‘Most wanted’ man pleads guilty in cyberattack that disrupted Vermont hospital

A Ukrainian man pleaded guilty Thursday in federal court to his leading role in two cyberattack schemes that caused tens of millions of dollars in losses and temporarily crippled a Vermont hospital in 2020, according to the Department of Justice.

Prosecutors said Vyacheslav Igorevich Penchukov, 37, was the leader of an organization that in May 2009 began infecting thousands of computers at corporations with malicious software, and that he helped lead a separate malware scheme that began around November 2009. 2018.

Mr. Penchukov, of Donetsk, pleaded guilty in the United States District Court in Nebraska to one count of conspiracy to commit a crime in violation of the Racketeer Influenced and Corrupt Organizations Act and one count of conspiracy to commit fraud electronic. He was arrested in Switzerland in 2022 and extradited to the United States in 2023. A lawyer could not be found for Penchukov because the court file was sealed.

The Justice Department said that Penchukov helped lead “a wide-ranging conspiracy and extortion enterprise” that installed malicious software known as Zeus on thousands of business computers, starting in 2009. The malware allowed the company to collect information used to log into online banking accounts, including passwords and personal identification numbers.

Penchukov and other members of the group then presented themselves as employees of the corporations who were authorized to transfer money from the accounts they targeted, causing millions of dollars in losses, according to the Justice Department.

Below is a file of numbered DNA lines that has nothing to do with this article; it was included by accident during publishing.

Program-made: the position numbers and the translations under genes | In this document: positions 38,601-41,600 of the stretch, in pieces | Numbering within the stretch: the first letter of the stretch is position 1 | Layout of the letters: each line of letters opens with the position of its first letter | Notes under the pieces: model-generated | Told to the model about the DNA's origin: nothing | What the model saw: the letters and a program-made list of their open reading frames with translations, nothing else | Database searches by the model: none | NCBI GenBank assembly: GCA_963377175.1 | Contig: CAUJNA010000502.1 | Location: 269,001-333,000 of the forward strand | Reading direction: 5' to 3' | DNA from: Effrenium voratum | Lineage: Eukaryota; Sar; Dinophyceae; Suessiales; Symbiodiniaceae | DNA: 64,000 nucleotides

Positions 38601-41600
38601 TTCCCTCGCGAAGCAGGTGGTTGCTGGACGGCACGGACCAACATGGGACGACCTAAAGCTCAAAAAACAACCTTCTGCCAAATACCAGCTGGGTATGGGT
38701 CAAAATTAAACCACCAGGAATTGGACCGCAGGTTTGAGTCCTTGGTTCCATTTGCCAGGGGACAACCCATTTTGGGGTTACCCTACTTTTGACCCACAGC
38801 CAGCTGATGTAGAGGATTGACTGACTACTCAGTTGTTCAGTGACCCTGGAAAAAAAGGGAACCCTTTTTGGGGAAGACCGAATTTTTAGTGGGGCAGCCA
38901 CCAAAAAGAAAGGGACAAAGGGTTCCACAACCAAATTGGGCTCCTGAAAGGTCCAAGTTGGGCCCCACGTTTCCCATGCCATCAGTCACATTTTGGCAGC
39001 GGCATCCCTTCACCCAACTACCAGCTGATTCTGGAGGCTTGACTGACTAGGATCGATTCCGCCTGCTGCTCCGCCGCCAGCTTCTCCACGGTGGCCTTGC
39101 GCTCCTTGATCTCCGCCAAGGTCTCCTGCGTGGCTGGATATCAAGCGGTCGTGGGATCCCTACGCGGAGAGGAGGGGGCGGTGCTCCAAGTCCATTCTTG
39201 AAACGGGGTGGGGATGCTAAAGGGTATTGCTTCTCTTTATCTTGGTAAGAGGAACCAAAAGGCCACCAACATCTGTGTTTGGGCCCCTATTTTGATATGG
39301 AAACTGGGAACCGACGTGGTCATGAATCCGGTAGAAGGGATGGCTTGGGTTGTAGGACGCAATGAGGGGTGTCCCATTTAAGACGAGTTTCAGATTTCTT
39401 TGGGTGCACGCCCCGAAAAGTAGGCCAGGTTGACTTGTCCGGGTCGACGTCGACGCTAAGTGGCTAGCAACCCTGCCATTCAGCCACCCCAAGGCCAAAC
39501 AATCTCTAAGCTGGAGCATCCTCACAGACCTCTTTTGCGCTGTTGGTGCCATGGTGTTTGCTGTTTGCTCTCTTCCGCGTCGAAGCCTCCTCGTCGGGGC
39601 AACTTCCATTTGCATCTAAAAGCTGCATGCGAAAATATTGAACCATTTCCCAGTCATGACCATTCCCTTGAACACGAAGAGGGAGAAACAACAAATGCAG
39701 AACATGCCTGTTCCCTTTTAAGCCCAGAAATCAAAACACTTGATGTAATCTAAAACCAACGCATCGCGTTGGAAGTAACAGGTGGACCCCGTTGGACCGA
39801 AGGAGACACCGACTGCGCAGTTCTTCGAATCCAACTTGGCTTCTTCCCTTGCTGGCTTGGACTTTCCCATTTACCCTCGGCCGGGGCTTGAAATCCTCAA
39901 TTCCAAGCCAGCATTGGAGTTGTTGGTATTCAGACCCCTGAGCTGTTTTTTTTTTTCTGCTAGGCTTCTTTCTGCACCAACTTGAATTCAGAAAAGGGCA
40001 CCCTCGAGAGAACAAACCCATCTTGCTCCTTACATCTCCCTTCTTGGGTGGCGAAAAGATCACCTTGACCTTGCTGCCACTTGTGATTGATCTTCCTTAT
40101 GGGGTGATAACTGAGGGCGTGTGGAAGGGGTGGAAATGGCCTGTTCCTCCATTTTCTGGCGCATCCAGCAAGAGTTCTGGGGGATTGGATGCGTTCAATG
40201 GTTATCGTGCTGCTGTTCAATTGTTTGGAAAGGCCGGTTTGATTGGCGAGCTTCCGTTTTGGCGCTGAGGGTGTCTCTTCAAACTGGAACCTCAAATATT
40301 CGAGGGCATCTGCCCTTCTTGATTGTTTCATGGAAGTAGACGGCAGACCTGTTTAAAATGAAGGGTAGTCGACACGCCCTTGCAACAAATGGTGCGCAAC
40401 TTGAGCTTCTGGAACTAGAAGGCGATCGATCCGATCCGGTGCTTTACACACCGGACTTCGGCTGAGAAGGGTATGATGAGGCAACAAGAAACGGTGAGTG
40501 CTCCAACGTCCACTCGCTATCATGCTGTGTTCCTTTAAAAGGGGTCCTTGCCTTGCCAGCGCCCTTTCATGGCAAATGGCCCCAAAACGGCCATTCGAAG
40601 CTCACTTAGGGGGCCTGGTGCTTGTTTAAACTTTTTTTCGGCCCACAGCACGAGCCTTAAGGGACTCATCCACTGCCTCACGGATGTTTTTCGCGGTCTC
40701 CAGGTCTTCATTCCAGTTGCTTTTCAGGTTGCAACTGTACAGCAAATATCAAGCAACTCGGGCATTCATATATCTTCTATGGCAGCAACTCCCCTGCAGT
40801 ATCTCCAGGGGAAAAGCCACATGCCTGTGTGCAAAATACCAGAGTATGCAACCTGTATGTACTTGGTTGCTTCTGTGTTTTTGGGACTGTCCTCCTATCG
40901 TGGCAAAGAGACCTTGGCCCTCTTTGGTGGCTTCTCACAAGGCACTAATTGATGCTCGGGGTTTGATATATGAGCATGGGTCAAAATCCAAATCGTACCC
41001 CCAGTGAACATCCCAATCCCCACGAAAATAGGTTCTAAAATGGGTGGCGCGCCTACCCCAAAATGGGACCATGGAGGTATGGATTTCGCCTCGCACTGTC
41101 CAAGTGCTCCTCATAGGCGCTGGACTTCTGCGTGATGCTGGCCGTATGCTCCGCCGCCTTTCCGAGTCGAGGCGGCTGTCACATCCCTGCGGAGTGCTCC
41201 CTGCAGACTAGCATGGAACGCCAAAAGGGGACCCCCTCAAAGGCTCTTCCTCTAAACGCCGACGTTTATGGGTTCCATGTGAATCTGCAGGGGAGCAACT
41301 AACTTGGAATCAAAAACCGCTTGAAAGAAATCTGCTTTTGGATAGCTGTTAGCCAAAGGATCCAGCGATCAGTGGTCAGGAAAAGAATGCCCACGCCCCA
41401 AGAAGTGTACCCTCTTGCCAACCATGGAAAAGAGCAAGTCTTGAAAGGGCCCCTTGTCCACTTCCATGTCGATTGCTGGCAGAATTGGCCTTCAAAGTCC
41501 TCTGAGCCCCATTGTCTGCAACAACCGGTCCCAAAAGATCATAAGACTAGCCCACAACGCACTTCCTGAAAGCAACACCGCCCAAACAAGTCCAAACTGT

The money was deposited into accounts of residents of the United States and other countries known as “money mules,” and then those people sent it to offshore accounts managed by Penchukov and other members of the group, according to the Justice Department.

Mr. Penchukov had been accused of these crimes in 2012 while he was still a fugitive, according to an indictment that was made public in 2014.

On Thursday, Penchukov also pleaded guilty to his leading role in the separate malware scheme that ran from at least November 2018 to February 2021, according to federal prosecutors.

The malware, known as IcedID or Bokbot, was installed on computers to collect victims’ personal information, including bank account credentials, and the data was used to steal from them, according to the Department of Justice. IcedID also allowed cybercriminals to install more malware on infected computers, including ransomware, which is used to lock digital information until the victim pays for its release.

Targets of these ransomware attacks included the University of Vermont Medical Center, which lost more than $30 million, according to the Department of Justice. An attack on the hospital in 2020 also “left the medical center unable to provide many services to critically ill patients for more than two weeks, creating a risk of death or serious bodily injury to patients,” the Justice Department said.

Workers at the University of Vermont Medical Center told The New York Times in November 2020 that the attack had forced the hospital to lay off hundreds of cancer patients and required staff to search written records to find important information.

In September 2023, the medical center’s president, Dr. Stephen Leffler, testified in the House of Representatives and said the hospital did not have access to electronic medical records for 28 days due to the attack.

“We didn’t have internet” Dr. Leffler said. “We didn’t have phones. She affected radiology images and laboratory results.”

The hospital said in a statement that it was “proud of our team’s work to provide the best possible care while the investigation and restoration were underway.”

Penchukov was also known as Vyacheslav Igoravich Andreev and Tank, an online nickname, according to the Justice Department. He had been in the FBI. The list of the most wanted by Cyber for almost a decade.

Mr. Penchukov’s sentencing is scheduled for May 9. He faces up to 20 years in prison on each count.